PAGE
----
To ask Her Majesty’s Government what steps they are taking to promote the use of out-of-hospital urgent care providers to the National Health Service and patients.[HL1402]

The Parliamentary Under-Secretary of State, Department of Health (Earl Howe) (Con): Information on the various urgent and emergency care services that operate in England is available on the NHS Choices website to help patients and the public make good choices about what type of facility may best suit their needs. This is supported by a “Find Urgent Care services” portal which allows users to enter a postcode and obtain directions to their nearest facility.

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More broadly, NHS England is currently conducting a review into urgent and emergency care services in England. The Urgent and Emergency Care Review aims to reduce pressure on accident and emergency (A&E) by delivering a system that enables more patients to be treated outside of hospital.

The end of first stage Report on the Review, published in November 2013, recognised the need to deliver highly responsive urgent care services outside of hospital so people no longer choose to queue in A&E. The Review further recognised that there are a range of urgent care services currently open including ‘walk-in centres’, ‘minor injury units’, ‘urgent care centres’ and other similarly named facilities that all offer slightly different services, at slightly different times, in different places.

In response to this, the Review proposed to support the co-location of community-based urgent care services in coordinated urgent care centres. These will be locally specified to meet local need, but should consistently use the “urgent care centre” name, to replace the multitude of terms that are available at present. Urgent care centres may provide access to walk-in minor illness and minor injury services, and will be part of the wider community primary care service including out-of-hours general practitioner services.

Since November last year, the Review team at NHS England has been working collaboratively with a wide range of stakeholders from across the system to work out the practicalities for delivering this change, to ensure that all urgent care centres are able to provide access to a broad range of physical and mental illness and injury care, for both adults and children. Final decisions on how urgent care centres might be organised will rest with local health economies, but a more consistent offer from such facilities will be advantageous in promoting them as an alternative to hospital based urgent care.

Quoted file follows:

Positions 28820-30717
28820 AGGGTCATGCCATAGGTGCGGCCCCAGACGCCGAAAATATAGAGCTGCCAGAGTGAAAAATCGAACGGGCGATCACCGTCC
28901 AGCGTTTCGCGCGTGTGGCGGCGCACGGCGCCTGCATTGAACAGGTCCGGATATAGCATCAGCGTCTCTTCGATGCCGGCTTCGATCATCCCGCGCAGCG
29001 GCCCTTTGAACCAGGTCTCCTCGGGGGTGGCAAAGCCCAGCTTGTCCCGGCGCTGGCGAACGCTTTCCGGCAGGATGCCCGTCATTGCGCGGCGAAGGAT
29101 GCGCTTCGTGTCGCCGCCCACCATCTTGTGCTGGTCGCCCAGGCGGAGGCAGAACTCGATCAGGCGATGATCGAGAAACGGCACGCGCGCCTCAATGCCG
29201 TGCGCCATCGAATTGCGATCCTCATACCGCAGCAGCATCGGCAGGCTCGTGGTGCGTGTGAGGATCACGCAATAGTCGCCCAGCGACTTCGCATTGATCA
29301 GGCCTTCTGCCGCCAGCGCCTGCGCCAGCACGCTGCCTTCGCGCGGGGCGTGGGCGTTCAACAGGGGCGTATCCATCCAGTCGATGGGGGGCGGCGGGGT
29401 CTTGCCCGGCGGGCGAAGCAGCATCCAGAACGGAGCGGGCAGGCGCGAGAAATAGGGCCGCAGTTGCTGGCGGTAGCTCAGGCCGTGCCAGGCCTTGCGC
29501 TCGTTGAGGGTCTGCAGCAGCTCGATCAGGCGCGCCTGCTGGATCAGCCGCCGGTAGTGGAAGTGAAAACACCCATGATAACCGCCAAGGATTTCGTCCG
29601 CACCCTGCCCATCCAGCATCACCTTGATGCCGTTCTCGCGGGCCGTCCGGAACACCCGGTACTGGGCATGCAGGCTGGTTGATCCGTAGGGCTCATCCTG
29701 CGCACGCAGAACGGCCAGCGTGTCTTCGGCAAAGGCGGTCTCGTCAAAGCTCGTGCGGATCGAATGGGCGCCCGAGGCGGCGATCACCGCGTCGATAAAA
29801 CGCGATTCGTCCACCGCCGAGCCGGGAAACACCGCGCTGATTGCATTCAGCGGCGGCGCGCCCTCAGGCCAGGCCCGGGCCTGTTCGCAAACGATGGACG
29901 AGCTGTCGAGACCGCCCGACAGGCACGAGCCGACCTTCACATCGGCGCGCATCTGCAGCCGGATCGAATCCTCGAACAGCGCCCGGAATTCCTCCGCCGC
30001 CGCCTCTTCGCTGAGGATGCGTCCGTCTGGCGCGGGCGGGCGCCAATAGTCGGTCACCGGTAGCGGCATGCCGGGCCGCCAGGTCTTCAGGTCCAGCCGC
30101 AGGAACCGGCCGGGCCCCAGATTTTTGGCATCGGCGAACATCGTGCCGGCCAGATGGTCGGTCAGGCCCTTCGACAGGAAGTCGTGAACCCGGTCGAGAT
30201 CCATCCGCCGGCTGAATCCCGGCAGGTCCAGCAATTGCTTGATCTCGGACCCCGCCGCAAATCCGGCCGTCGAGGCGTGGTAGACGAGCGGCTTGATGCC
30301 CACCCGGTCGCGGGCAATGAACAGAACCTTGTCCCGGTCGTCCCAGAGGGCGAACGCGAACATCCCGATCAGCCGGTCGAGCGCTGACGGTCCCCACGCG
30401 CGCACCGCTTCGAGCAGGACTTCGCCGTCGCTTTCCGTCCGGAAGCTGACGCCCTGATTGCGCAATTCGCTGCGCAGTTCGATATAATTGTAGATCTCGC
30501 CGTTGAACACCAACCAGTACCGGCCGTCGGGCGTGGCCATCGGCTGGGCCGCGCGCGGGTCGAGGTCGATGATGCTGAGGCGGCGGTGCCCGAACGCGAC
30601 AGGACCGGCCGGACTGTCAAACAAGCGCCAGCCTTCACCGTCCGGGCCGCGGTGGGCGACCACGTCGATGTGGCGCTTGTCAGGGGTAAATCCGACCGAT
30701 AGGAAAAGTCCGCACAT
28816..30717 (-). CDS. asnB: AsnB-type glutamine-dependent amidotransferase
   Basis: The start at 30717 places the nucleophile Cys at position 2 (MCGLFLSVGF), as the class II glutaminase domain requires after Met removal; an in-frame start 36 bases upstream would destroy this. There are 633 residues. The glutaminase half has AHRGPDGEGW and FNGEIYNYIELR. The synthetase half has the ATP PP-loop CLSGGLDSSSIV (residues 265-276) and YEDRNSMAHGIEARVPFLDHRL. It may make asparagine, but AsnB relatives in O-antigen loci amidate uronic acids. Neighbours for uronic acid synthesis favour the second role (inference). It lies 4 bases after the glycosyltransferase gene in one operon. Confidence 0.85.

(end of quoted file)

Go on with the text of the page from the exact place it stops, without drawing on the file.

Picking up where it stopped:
NHS England will update on progress with the Review later this year.

Asked by Baroness Masham of Ilton

To ask Her Majesty’s Government what assessment they have made of the impacts on costs and patient outcomes of the use of out-of-hospital urgent care providers.[HL1403]

Earl Howe: NHS England is currently conducting a review into urgent and emergency care in England. The Review, led by Professor Sir Bruce Keogh, aims to help build an improved, safer and more sustainable system for the future.

The end of first stage Report on the Review, published in November 2013, set out NHS England’s vision for the future delivery of urgent and emergency care, but recognised that this vision will take three to five years to implement the transformational change proposed.

Since November last year, the Review team at NHS England has been working collaboratively with a wide range of stakeholders from across the system to work out the practicalities for delivering the transformational change required. Work on the cost implications and benefits in terms of patient outcomes, for all aspects of the Review (not just in relation to out-of-hospital urgent care), is ongoing.

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NHS England will update on progress with the Review later this year.

Health Services: Disability

Question

Asked by Lord Hunt of Kings Heath